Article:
* very contemporary flavour of technological speculation; more or less, some ravers port linux to run on brains, and consequences ensue when wider society gains interest in the diabolical applications of the technology. Absolute candy for today's crypto-nerds.
* characters feel a little flat. The cast might be laudably multinational, but most characters substitute an ethnicity for a personality: Japanese sensei skimming stones while talking in metaphors... Loyal magical negro who would sacrifice everything to help the white protagonist... revolutionary Russian immigrant who write political tracts about how american security obsession is eroding liberty. etc. The privileged white male protagonist is a little too bland to be relatable; the female secret agent is a little better, but the childhood trauma reliving scene (won't say any more to avoid spoilers) was a little forced and clean-cut to keep me convinced
* very filmic violence; Every time someone falls over, their gun lands just out of reach and there is always time to step on their hand before they reach it, and so on. Plot would be improved if every character in this book invested in some velcro straps.
* plot is rip-roaring but not satisfying; while the philosophical themes the author starts with are hella fun and could really go somewhere wild, most of the action thereafter is driven by the more traditional plot mechanics of a covert military team doing covert military things with lots of filmic violence
Overall I enjoyed this book, but found the earnestness and unidimensionality of the characters a bit of a drag, and the plot was gripping enough, but without doing the subject matter justice.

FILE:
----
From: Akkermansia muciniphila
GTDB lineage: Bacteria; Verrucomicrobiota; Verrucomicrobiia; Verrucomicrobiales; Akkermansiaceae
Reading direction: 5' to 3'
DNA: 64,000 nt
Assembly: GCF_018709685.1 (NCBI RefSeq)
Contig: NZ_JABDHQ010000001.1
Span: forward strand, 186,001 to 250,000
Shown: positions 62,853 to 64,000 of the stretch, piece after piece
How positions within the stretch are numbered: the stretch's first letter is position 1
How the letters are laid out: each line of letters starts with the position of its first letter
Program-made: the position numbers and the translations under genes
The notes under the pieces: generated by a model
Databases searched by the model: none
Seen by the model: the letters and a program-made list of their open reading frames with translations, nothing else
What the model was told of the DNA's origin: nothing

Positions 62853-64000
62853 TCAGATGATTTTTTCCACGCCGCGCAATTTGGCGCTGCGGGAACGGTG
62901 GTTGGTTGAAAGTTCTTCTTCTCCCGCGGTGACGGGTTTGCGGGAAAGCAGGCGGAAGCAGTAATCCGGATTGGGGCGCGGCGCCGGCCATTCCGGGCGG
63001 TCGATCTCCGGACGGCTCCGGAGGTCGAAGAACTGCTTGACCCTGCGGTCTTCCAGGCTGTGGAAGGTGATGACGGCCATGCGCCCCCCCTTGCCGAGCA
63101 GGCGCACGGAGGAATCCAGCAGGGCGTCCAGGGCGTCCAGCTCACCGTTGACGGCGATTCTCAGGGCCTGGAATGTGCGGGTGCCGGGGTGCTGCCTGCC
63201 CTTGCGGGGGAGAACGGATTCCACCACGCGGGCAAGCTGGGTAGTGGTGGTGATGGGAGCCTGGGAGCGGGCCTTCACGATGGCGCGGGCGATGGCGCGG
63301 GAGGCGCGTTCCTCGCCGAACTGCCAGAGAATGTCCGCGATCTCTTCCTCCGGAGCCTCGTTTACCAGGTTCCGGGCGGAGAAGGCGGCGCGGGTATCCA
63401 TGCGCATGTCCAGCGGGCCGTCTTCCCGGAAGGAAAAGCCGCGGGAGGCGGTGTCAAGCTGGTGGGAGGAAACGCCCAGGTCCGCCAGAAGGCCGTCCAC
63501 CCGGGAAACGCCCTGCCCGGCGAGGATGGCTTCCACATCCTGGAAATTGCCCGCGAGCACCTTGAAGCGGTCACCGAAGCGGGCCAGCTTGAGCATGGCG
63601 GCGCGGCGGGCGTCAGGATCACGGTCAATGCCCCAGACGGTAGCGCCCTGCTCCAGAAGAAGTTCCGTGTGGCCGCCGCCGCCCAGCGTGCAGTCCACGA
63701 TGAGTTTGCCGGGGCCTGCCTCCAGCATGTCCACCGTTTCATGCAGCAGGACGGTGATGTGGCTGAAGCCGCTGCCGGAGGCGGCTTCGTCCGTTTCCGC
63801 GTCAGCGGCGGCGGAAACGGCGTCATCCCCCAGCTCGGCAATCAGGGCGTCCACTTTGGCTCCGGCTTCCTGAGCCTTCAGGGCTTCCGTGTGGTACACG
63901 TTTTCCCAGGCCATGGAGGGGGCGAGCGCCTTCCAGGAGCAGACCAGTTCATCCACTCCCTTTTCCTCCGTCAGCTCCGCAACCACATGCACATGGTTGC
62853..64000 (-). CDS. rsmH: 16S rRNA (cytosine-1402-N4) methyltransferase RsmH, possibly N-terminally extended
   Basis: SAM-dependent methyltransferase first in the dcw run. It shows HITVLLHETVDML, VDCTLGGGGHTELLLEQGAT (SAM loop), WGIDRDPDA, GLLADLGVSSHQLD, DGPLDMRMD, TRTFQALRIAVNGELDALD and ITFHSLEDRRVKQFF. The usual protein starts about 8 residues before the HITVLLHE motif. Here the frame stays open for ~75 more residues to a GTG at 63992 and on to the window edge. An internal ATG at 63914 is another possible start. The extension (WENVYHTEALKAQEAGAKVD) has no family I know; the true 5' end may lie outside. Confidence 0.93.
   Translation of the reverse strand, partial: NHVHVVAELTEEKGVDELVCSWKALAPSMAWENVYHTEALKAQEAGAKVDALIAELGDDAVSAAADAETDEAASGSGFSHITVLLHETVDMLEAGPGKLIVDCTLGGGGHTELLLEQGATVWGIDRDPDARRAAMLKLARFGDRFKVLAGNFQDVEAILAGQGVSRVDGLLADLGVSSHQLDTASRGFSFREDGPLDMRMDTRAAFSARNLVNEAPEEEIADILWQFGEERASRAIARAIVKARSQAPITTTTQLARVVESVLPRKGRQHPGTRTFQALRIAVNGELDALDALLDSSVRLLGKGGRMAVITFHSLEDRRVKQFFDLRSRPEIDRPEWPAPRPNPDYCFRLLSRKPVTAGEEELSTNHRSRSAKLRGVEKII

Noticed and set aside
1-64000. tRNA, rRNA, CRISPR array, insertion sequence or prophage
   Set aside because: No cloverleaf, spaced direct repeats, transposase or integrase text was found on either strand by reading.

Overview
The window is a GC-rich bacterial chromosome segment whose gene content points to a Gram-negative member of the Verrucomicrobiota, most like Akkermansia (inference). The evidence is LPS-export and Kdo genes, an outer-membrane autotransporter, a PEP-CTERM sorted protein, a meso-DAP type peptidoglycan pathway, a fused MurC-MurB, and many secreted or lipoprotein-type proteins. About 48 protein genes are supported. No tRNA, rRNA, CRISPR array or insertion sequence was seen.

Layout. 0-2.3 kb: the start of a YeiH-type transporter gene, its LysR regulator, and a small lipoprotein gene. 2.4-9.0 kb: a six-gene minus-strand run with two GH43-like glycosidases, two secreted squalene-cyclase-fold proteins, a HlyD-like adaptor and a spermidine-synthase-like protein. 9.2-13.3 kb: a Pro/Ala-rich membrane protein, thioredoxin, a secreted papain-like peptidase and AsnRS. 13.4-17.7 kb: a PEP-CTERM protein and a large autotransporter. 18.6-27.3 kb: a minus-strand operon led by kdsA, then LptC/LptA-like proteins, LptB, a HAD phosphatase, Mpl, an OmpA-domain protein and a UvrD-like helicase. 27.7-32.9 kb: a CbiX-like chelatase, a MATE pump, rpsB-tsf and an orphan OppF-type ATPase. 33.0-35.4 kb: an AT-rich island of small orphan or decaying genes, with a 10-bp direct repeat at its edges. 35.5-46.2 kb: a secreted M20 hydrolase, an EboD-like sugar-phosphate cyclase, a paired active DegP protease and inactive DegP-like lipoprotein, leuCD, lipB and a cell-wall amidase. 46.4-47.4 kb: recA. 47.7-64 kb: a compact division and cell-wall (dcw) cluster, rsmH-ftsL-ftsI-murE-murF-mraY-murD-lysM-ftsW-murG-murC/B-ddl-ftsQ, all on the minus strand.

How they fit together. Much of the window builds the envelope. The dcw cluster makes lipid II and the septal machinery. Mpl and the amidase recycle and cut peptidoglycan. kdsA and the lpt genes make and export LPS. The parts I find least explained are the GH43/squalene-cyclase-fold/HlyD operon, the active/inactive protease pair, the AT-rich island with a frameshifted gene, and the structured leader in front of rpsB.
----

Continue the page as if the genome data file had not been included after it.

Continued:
This feels like a first novel. I'm excited by a lot of the world the author has built, and the author is presumably still honing his craft; interested to see where he is going with his career.
p.s. the reader was enthusiastic but *ooh*, some of those accents were a little awkward.
I purchased this book two months before I listened to it. I was suprised how soon I was cought up in the story line. Excelent reader, and story make for a wonderful time. I have already started the second book. Great example of near future sci-fi!
Nexus explores the best and worst in humanity, as the characters and organizations struggle to make sense of emerging technologies. Naam's characterizations feel very real- from the sensual joy and emotional fulfillment of connection to the murderous rage or chilling certainty of a soldier doing her job. There are no one-dimensional characters here, which made me connect with all of them, even while I disagreed with some. The story is fast-paced and thought provoking. I couldn't help but wonder what I would do with the technology presented within. The book left me with excitement and optimism for where humanity can go, tempered with a clear understanding of how things can go wrong. Not bad for a sci-fi thriller! I'm eagerly awaiting the next book.